VoIP Providers Continue To Try and Steal Mobile International Voice Revenues

Lots of companies over the years have thrived on undercutting incumbent operators’ prices for long-distance and international calls. Calling cards and callback systems are the two oldest and most common examples; VoIP is a more recent one. Lots of companies have targeted the mobile market as well, either just through marketing, or with products geared towards mobile users, but their underlying proposition remains the same: cheaper calls.

Last summer, I mentioned Rebtel, which (among other things) gave users local numbers for their international contacts. So instead of dialing the international number, you’d dial the local number, then the call would get routed through Rebtel’s VoIP network at cheaper rates. It’s a novel idea, and apparently one worth copying, as another mobile VoIP company, Jajah, has announced a similar feature.

I’ve always been a little intrigued by this market because it strikes me as one that exists only because mobile operators allow it to. If they felt threatened, they could just slice their call charges, and undercut the undercutters — but they don’t (for the most part), meaning they’re comfortable with the small part of the market these players are taking being offset by their higher prices. Meanwhile, operators like 3 partner with the likes of Skype, offering another workaround for users.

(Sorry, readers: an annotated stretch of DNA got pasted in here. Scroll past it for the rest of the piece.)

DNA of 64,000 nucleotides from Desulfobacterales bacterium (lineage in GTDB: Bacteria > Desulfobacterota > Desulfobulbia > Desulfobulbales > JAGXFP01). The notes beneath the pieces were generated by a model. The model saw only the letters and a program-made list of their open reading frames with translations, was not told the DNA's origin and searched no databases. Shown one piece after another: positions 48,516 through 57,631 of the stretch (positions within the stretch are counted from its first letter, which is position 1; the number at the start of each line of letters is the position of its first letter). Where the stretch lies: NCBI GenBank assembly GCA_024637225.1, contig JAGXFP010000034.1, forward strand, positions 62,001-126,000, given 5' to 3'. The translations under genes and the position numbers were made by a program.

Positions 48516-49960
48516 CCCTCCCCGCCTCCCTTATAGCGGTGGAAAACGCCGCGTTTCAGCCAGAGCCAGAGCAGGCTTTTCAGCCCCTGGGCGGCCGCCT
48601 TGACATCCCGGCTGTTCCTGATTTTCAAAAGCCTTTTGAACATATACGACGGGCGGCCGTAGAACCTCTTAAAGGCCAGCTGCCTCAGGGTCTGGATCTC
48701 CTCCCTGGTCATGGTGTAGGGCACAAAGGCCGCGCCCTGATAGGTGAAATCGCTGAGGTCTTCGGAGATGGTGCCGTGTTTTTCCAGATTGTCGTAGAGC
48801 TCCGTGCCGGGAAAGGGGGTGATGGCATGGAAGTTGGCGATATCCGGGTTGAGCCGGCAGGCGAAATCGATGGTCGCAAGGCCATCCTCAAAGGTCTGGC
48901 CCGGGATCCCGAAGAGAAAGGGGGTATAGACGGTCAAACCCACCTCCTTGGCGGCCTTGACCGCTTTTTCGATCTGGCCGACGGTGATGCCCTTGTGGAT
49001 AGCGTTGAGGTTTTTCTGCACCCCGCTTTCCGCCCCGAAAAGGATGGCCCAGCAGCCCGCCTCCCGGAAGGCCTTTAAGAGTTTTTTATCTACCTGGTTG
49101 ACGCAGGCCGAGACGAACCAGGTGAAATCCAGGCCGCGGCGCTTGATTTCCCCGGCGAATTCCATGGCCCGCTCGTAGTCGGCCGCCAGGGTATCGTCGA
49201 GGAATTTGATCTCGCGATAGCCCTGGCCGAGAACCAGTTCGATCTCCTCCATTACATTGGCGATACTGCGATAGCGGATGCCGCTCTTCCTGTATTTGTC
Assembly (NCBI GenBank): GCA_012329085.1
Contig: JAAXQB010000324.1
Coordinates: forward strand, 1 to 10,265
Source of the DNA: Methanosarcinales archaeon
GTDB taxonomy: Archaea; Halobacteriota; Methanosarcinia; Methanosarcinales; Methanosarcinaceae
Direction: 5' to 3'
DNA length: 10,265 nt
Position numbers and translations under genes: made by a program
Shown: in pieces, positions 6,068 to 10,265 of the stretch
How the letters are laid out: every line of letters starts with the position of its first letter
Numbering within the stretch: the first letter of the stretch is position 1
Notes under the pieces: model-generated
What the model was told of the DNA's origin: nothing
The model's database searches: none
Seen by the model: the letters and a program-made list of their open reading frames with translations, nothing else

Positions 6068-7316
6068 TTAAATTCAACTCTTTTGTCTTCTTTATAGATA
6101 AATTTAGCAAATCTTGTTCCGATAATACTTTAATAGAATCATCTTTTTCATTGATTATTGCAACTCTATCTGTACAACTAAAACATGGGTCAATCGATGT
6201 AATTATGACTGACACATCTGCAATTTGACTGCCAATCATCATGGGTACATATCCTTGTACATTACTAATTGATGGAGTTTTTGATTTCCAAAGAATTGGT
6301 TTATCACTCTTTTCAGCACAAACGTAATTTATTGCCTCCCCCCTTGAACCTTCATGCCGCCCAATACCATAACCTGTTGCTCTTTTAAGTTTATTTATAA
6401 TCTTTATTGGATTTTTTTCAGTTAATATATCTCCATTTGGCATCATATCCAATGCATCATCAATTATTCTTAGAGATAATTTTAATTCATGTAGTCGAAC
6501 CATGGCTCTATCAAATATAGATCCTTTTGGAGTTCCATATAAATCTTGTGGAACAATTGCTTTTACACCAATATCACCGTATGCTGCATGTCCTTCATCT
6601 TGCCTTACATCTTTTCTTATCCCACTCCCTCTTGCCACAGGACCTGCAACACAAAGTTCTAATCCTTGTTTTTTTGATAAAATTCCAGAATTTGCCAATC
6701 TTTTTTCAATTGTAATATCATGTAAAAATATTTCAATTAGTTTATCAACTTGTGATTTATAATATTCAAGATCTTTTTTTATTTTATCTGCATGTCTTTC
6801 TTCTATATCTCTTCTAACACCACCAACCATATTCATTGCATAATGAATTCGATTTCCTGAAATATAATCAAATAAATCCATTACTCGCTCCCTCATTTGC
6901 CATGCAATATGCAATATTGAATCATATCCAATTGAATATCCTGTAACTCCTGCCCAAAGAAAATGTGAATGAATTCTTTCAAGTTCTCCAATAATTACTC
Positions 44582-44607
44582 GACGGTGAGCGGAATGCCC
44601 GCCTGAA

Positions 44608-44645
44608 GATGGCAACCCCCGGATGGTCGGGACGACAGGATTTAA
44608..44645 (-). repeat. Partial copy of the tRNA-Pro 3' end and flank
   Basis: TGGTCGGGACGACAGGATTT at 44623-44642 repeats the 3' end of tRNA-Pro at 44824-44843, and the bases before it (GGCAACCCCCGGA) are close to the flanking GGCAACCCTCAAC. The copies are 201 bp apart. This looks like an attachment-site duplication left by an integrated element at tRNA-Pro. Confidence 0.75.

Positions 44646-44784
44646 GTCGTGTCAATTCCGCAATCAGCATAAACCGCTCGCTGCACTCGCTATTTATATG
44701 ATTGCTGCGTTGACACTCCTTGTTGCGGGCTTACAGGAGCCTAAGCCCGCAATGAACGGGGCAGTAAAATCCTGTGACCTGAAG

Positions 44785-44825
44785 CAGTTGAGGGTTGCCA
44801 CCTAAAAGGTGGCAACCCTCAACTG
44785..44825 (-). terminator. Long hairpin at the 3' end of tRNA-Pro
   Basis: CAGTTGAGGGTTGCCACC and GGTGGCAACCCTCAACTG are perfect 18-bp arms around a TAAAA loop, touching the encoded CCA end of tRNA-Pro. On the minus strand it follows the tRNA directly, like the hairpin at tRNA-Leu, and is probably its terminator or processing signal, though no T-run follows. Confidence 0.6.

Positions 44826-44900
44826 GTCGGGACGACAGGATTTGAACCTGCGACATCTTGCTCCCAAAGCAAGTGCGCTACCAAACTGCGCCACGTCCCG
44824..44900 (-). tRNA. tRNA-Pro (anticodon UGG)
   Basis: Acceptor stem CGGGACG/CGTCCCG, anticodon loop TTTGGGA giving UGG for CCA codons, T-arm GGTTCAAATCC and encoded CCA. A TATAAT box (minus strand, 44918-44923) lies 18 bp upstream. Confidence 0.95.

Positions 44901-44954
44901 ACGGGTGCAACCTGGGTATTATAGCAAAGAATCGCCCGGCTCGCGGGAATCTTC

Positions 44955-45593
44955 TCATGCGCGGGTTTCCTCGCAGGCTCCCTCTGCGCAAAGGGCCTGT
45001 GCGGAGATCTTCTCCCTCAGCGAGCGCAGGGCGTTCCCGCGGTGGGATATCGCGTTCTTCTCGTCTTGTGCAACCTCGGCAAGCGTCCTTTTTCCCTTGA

The operators also have a tremendous advantage on their side: convenience. Users just dial, and calls go through. No messing around with setting up local numbers, no second account to maintain, and so on. This is particularly true when it comes to international roaming. Certainly most roamers would be better off getting local SIMs when they travel outside their home country, but keeping them topped up and having multiple numbers is a real hassle.

The real potential disruptor here is somebody who can draw all of this together into a unified, easy, experience, that offers lowest-cost routing and roaming with seamless forwarding and following. We’re starting to see some of this emerge in bits and pieces, like from Grand Central (which focuses on the inbound experience), and from MaxRoam (which is centered on international roaming). But nobody has yet put together the full package. Who will?

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